HONOLULU (AP) — A Hawaii fisherman who rode out massive waves and survived on raw fish while lost at sea for 12 days said the ordeal was worthwhile because it led to him reconnecting with the son he'd lost touch with for years.
Ron Ingraham, 67, was rescued this week after putting out a mayday on Thanksgiving saying he was in danger of sinking. He had been trying to sail from Molokai, where he lives, to Lanai, where he often goes fishing.
But during the voyage that normally takes half a day, he got caught in a storm, which knocked out his engine and pummeled his boat with 20-foot waves. Ingraham recalled the details Thursday, the morning after returning to Molokai and spending the night in the docked vessel he survived in and calls home.
The Coast Guard launched an extensive search after getting his mayday. But officials decided to call off the search Dec. 1 and contacted his next of kin, 43-year-old son Zakary Ingraham in Missouri.
Regretting their 15 years or more of lost contact, Zakary Ingraham didn't want to believe his father was gone.
Meanwhile, the fisherman was fighting to stay alive, eating mahi-mahi and tuna from the ocean.
"I lived off the moisture off the fish I caught," Ron Ingraham said. "Mentally, physically and spiritually, I got my butt kicked."
He eventually got weak and assumed he would die. "I thought this was it."
Then on Tuesday morning, he tried a last-ditch effort. He stuck a wire hanger in his radio — which had lost its antenna to the storm — and managed to get off a garbled transmission that led to a Navy ship finding him.
"I look out the door, and there's a battleship doing 38 knots coming right at me," he said.
Crew members from the guided-missile destroyer USS Paul Hamilton brought him aboard. They wanted to bring him to Honolulu and let his battered boat go.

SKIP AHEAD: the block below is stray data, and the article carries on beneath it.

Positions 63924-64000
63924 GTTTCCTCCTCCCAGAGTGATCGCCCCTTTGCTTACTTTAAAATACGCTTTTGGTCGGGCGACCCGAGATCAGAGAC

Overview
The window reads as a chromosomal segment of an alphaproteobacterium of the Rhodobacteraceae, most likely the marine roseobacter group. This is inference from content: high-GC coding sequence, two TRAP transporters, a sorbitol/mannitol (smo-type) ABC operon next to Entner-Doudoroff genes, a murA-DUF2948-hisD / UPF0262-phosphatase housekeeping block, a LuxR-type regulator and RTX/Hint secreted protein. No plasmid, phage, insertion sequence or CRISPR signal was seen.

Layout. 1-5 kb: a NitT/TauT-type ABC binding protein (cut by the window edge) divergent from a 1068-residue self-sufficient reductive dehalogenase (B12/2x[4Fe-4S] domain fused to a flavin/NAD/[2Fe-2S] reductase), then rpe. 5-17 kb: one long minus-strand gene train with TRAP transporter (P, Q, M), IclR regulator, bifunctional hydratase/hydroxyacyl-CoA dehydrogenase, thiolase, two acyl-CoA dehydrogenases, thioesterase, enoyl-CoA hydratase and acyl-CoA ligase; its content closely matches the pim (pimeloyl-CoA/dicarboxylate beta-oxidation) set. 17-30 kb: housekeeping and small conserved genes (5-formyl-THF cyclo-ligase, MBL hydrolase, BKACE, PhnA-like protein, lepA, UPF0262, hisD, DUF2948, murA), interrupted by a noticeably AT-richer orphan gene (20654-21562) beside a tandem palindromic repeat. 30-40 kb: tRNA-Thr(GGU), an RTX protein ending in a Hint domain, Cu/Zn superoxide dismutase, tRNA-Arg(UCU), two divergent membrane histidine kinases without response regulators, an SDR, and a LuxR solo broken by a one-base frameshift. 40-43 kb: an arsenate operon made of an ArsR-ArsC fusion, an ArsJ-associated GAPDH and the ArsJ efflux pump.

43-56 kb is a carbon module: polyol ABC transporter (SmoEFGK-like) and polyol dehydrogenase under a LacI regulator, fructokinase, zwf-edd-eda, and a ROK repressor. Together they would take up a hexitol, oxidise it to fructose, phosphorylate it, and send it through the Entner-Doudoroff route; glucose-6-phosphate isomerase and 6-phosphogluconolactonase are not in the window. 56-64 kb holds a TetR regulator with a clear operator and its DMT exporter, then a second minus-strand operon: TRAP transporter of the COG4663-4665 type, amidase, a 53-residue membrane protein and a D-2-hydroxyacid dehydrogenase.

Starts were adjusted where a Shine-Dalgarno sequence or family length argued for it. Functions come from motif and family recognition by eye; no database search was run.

"I live on that boat — that's everything I got," the fisherman said. "I go, 'Listen, get me some food and water, and let me try to make it (to Molokai). I can't leave my boat. Please.'"
The crew relented and coordinated with the Coast Guard to have the boat towed to Molokai.
"I want to put out a special thanks to that captain and that crew," Ron Ingraham said. "These guys were so professional. They saved my life."
He didn't know any of his maydays were heard. He's since learned about the search, even efforts to memorialize him on Molokai.
"There was a funeral planned for me this Saturday," he said with a chuckle.
Those days and nights at sea made him think about the lost relationship with his son. Zakary Ingraham moved from the Big Island to Oahu with his mother at age 7, and eventually to the mainland.
The father and son grew apart, though each tried over the years to find the other.
On Thursday, the normally gruff-sounding fisherman got emotional when he talked about speaking to his son, who lives in St. Joseph, Missouri, on the phone the night before. It was their first conversation since the 1990s.
"I got a hold of my son, so that's really huge," Ron Ingraham said. "That's a beautiful, beautiful part to this whole thing. It's all I can do to stop from crying, thinking about the whole thing."
The two are making plans for a reunion.
Follow Jennifer Sinco Kelleher at http://www.twitter.com/JenHapa.